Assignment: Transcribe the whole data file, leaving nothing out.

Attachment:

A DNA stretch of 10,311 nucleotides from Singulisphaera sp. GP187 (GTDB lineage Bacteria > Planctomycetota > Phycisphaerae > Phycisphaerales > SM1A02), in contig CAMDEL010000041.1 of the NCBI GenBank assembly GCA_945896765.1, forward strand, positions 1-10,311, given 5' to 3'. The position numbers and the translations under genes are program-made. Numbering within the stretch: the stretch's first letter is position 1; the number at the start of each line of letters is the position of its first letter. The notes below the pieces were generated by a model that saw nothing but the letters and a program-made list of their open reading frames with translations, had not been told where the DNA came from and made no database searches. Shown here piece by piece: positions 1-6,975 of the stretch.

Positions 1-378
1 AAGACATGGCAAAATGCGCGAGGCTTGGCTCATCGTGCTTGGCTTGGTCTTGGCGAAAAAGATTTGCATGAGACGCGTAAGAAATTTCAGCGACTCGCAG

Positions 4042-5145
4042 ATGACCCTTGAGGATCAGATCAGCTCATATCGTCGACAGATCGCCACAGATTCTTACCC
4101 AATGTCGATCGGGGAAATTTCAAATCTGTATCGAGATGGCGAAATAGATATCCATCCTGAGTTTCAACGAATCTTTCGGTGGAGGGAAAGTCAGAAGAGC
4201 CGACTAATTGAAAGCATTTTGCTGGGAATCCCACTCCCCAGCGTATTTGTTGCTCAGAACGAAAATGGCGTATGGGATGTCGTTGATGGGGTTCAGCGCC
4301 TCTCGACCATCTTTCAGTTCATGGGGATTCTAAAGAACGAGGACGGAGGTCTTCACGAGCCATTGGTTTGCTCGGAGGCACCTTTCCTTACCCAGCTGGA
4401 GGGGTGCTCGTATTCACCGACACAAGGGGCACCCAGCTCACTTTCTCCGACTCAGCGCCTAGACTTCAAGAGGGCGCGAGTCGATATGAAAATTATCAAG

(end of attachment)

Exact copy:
A DNA stretch of 10,311 nucleotides from Singulisphaera sp. GP187 (GTDB lineage Bacteria > Planctomycetota > Phycisphaerae > Phycisphaerales > SM1A02), in contig CAMDEL010000041.1 of the NCBI GenBank assembly GCA_945896765.1, forward strand, positions 1-10,311, given 5' to 3'. The position numbers and the translations under genes are program-made. Numbering within the stretch: the stretch's first letter is position 1; the number at the start of each line of letters is the position of its first letter. The notes below the pieces were generated by a model that saw nothing but the letters and a program-made list of their open reading frames with translations, had not been told where the DNA came from and made no database searches. Shown here piece by piece: positions 1-6,975 of the stretch.

Positions 1-378
1 AAGACATGGCAAAATGCGCGAGGCTTGGCTCATCGTGCTTGGCTTGGTCTTGGCGAAAAAGATTTGCATGAGACGCGTAAGAAATTTCAGCGACTCGCAG

Positions 4042-5145
4042 ATGACCCTTGAGGATCAGATCAGCTCATATCGTCGACAGATCGCCACAGATTCTTACCC
4101 AATGTCGATCGGGGAAATTTCAAATCTGTATCGAGATGGCGAAATAGATATCCATCCTGAGTTTCAACGAATCTTTCGGTGGAGGGAAAGTCAGAAGAGC
4201 CGACTAATTGAAAGCATTTTGCTGGGAATCCCACTCCCCAGCGTATTTGTTGCTCAGAACGAAAATGGCGTATGGGATGTCGTTGATGGGGTTCAGCGCC
4301 TCTCGACCATCTTTCAGTTCATGGGGATTCTAAAGAACGAGGACGGAGGTCTTCACGAGCCATTGGTTTGCTCGGAGGCACCTTTCCTTACCCAGCTGGA
4401 GGGGTGCTCGTATTCACCGACACAAGGGGCACCCAGCTCACTTTCTCCGACTCAGCGCCTAGACTTCAAGAGGGCGCGAGTCGATATGAAAATTATCAAG